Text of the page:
This edition of FIMAV focused on improvised music, a highlight of which was the brilliant performance of Lebanon’s A Trio, who explored wildly creative extended techniques for trumpet, bass, and guitar in a minimalist, slow-paced fashion. The precision and vigour of their rambunctious soundmaking made this one of the most memorable FIMAV sets of the past decade. Similarly noisy, but with more maximalist tendencies, was Mopcut, who provided one of the loudest and most energetic sets of the week; leader Audrey Chen used extended techniques such as vocalise, screams, and grunts to accompany the thick slabs of electric sounds provided by her bandmates Julien Desprez and Lukas König. Neither a rock band nor a free-improv trio, Mopcut kept everyone on the edge of their seats. Legendary Japanese vocalist Koichi Makigami performed his first solo set at the festival and his passionate theatrical performance for voice and wind instruments was filled with humour. Bloodmist—a New York electroacoustic-ambient-improv trio of clarinet, electric bass, and drum machines—was, unfortunately, disappointing, offering a meandering set that never gained momentum.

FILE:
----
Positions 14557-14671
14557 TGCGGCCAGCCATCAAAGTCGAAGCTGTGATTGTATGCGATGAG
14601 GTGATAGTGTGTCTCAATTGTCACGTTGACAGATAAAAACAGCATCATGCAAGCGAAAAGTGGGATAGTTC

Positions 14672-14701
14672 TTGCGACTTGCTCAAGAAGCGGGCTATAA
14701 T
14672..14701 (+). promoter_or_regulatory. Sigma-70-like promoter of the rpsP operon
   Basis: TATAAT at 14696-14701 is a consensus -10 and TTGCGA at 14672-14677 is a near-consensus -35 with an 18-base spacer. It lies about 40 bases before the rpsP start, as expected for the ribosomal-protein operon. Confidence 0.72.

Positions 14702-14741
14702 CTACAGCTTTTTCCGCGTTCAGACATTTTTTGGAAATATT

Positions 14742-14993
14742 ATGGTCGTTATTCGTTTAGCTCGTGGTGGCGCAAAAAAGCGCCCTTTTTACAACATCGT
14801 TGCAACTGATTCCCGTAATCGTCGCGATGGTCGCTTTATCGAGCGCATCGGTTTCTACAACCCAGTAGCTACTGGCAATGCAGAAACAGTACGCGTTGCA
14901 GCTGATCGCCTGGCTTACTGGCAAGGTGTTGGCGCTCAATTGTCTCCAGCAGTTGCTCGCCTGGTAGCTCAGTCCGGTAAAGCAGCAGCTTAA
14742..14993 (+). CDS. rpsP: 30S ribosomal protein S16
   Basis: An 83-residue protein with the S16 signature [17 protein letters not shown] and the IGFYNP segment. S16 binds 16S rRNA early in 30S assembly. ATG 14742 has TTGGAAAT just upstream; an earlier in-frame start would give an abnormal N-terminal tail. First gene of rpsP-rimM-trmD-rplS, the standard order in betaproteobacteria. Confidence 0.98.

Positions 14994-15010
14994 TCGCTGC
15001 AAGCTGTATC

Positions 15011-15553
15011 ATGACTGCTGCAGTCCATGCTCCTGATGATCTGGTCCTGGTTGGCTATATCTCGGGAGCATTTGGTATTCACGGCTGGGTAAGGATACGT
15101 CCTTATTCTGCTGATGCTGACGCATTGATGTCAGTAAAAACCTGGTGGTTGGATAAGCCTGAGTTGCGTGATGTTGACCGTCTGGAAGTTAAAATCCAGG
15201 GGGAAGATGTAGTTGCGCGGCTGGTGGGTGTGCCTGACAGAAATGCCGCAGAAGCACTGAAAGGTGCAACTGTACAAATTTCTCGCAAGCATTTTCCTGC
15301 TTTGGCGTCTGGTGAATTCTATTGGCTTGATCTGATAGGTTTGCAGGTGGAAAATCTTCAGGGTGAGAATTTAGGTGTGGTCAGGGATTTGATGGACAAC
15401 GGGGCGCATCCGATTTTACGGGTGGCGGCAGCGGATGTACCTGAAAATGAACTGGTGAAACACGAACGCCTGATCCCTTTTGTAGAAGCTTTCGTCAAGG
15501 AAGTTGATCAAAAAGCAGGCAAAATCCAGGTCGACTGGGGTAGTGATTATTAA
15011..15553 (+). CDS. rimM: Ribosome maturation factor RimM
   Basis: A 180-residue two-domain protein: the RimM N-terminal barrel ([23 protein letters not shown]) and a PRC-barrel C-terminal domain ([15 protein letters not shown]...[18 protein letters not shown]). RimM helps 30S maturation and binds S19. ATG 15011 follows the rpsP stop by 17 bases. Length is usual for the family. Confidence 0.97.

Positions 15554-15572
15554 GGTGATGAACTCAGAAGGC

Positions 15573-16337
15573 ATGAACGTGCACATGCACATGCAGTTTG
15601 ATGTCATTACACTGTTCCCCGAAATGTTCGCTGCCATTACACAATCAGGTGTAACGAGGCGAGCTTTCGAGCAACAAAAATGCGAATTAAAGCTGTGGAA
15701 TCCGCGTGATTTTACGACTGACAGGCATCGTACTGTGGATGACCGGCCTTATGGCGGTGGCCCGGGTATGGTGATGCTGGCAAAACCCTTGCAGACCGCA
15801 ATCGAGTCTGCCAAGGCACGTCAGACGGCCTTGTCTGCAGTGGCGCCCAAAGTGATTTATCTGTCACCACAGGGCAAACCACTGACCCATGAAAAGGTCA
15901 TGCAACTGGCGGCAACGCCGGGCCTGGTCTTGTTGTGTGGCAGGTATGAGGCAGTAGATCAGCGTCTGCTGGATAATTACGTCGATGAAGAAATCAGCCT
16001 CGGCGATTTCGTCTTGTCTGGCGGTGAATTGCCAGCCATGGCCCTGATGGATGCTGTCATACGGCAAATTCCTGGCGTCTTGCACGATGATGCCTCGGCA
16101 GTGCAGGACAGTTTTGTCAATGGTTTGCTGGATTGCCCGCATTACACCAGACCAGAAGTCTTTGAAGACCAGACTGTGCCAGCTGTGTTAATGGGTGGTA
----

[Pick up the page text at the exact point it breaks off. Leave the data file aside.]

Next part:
While the FIMAV lineup had fewer saxophonists than usual, reedist Mats Gustafsson delivered two incredible sets: a duo with saxophonist Colin Stetson and a performance with his trio The Underflow, which includes singer-songwriter David Grubbs and trumpeter Rob Mazurek. Nobody expected minimalist nuance from the Stetson-Gustafsson duo, and many were therefore surprised by the beautiful melodies that emerged from their improvised set, an inspiring collaboration between two very different musicians. The Underflow’s performance offered engaging, dense sounds located somewhere on the outskirts of the experimental rock and jazz territories. Even more surprising for the trio was the inclusion of beautiful minimalist songs by David Grubbs, which Mazurek and Gustafsson backed gracefully. The trio set was a meeting of three different universes, yielding a strong iconoclastic result.